Sunday, March 20, 2011

Words of Wisdom

Anyone who's been reading my 'life in general' posts will know that the past year or more has been characterized by a lot of growth and introspection on my part.

Many of the woodworkers I know have gone through a wood collecting phase. And I've heard a lot of stories about 'that one special piece of wood.' Maybe it's a huge slab of something really beautiful, or maybe it's a square foot of walnut crotch, containing the cross section of an actual walnut that was absorbed into the tree. And the typical reactions run along a similar strain... 'That one piece of wood is really, really awesome. But I don't want to ruin it, so I'm going to put it away until I figure out that one perfect project that will really show it off to perfection.'

I think what I started to realize last fall, and wasn't able to put into words, is that I was feeling the same way about my life. I had training, tools, wood, shop space, a small but growing portfolio, an honest to god Emmert vise under the bench, (but not mounted, don't wanna mess that up, either) people that believe in me... I really don't want to mess any of it up, so I'd better just shelve the whole thing until I figure out just how I'm going to make something out of it.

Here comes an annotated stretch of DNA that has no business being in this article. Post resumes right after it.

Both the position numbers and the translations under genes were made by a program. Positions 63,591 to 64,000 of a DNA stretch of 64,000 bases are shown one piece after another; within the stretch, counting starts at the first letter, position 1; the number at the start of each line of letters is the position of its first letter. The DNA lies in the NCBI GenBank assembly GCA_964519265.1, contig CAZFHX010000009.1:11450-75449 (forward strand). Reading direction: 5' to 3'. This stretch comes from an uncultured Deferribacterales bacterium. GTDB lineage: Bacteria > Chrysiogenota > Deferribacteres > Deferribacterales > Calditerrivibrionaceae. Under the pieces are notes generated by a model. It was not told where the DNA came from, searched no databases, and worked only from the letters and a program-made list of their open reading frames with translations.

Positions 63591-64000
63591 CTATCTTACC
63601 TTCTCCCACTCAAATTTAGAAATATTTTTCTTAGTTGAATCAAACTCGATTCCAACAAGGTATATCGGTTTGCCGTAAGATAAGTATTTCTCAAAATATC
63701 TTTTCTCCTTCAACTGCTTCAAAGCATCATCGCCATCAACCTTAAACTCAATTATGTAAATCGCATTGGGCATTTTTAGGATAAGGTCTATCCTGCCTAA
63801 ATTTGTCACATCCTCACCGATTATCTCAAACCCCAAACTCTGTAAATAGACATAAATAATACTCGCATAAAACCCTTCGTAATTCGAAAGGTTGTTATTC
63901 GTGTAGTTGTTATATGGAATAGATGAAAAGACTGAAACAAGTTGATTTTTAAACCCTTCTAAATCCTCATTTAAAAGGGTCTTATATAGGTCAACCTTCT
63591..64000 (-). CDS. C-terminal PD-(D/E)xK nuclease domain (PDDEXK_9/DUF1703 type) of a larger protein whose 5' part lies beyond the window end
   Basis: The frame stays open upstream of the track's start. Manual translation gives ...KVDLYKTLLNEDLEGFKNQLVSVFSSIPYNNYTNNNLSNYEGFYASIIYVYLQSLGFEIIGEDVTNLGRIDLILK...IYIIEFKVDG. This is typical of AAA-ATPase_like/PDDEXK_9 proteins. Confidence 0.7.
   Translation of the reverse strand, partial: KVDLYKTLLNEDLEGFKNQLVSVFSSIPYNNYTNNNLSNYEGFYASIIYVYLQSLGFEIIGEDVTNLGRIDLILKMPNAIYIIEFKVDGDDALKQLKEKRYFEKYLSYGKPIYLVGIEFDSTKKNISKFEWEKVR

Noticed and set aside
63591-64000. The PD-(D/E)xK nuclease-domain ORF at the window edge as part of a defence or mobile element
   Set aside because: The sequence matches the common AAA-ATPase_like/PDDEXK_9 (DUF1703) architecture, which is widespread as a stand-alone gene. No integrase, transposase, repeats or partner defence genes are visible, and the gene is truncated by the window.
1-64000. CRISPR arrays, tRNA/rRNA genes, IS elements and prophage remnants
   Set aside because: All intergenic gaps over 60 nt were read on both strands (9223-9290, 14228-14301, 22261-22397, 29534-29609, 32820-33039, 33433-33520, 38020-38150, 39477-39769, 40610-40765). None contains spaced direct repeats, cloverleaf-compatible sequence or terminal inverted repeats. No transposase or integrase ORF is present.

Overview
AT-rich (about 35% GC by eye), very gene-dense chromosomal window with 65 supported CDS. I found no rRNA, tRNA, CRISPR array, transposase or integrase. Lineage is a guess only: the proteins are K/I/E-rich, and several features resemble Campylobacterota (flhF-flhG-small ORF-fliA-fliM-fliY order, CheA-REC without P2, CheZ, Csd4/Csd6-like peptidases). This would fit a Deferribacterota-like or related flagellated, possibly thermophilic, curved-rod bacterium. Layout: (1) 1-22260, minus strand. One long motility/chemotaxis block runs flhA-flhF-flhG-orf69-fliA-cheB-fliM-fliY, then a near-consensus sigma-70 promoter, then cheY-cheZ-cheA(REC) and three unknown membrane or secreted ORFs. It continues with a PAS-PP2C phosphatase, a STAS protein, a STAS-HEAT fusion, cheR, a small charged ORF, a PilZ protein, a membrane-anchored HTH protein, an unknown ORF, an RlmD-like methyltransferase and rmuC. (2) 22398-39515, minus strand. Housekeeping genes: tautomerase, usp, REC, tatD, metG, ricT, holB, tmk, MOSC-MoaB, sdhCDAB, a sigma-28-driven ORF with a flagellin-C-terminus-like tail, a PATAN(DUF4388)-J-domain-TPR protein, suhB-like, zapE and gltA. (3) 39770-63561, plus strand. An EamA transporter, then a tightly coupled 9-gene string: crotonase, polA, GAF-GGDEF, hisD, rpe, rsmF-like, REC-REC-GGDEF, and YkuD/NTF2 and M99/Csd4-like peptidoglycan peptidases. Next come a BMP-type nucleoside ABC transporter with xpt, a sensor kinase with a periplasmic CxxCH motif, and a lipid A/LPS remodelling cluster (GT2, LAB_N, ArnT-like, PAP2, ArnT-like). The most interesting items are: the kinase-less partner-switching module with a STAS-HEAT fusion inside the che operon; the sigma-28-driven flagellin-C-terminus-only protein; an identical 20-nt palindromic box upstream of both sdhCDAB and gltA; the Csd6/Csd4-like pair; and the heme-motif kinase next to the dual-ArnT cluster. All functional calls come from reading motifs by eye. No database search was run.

I finally managed to find a word that adequately describes the sensation:


I tend to believe that all growth happens against resistance. But it's a delicate balance to strike: massive resistance can lead to massive growth... or massive failure. And that's a scary thing to sidle up to. 

I posted a list recently of books that have really helped me learn things that have helped me to become a better woodworker. I left one out, and it's one that I consult almost every day that I'm in the shop: The Little Zen Companion. I can open that little book to any random page, and read something worth thinking about. One page stood out. It describes the three things that are required for learning, or growing... or for working on those special pieces of wood.

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